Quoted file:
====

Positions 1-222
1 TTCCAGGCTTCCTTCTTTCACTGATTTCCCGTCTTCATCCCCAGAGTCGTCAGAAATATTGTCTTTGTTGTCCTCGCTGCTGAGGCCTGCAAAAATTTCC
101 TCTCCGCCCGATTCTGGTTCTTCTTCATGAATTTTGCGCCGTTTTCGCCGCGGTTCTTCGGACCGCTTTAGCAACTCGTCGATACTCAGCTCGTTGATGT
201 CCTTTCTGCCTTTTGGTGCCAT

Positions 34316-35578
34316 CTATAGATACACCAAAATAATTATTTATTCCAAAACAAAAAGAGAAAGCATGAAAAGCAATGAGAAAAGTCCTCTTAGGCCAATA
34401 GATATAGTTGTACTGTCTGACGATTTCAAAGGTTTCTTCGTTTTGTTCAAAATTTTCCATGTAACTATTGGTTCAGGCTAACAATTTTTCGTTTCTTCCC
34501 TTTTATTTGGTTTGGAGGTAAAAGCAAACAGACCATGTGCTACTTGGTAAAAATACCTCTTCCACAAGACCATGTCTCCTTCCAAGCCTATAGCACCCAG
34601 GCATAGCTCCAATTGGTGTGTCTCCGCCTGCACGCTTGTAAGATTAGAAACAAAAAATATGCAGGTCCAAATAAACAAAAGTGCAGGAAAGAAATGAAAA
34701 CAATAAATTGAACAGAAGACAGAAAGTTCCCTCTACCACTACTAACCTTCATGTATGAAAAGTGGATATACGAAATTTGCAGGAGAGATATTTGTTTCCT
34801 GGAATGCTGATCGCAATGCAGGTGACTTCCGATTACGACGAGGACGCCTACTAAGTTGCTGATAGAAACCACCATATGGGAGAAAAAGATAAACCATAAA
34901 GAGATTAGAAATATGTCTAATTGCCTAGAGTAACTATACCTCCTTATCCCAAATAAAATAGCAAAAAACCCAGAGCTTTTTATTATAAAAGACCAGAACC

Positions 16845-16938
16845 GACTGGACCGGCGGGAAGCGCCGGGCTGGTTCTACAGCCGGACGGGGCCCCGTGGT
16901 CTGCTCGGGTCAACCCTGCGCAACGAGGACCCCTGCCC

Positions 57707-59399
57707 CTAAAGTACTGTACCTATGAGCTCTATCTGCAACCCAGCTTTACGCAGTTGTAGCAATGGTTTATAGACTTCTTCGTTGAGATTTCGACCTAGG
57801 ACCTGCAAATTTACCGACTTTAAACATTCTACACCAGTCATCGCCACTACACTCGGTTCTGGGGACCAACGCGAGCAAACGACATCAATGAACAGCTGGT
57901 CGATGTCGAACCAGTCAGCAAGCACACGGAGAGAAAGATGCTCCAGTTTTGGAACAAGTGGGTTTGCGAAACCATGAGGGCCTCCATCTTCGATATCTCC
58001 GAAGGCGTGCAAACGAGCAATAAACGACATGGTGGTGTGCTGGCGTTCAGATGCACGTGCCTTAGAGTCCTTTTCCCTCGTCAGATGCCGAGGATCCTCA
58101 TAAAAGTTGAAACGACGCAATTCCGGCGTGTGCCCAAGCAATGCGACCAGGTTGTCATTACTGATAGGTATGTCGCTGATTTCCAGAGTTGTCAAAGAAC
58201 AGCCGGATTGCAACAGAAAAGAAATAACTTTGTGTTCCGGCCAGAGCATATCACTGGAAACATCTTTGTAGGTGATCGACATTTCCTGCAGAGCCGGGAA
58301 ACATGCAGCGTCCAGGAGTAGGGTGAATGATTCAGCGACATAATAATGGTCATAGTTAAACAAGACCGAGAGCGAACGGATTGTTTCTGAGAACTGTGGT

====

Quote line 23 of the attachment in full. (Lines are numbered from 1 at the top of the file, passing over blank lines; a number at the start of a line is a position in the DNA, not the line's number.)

58301 ACATGCAGCGTCCAGGAGTAGGGTGAATGATTCAGCGACATAATAATGGTCATAGTTAAACAAGACCGAGAGCGAACGGATTGTTTCTGAGAACTGTGGT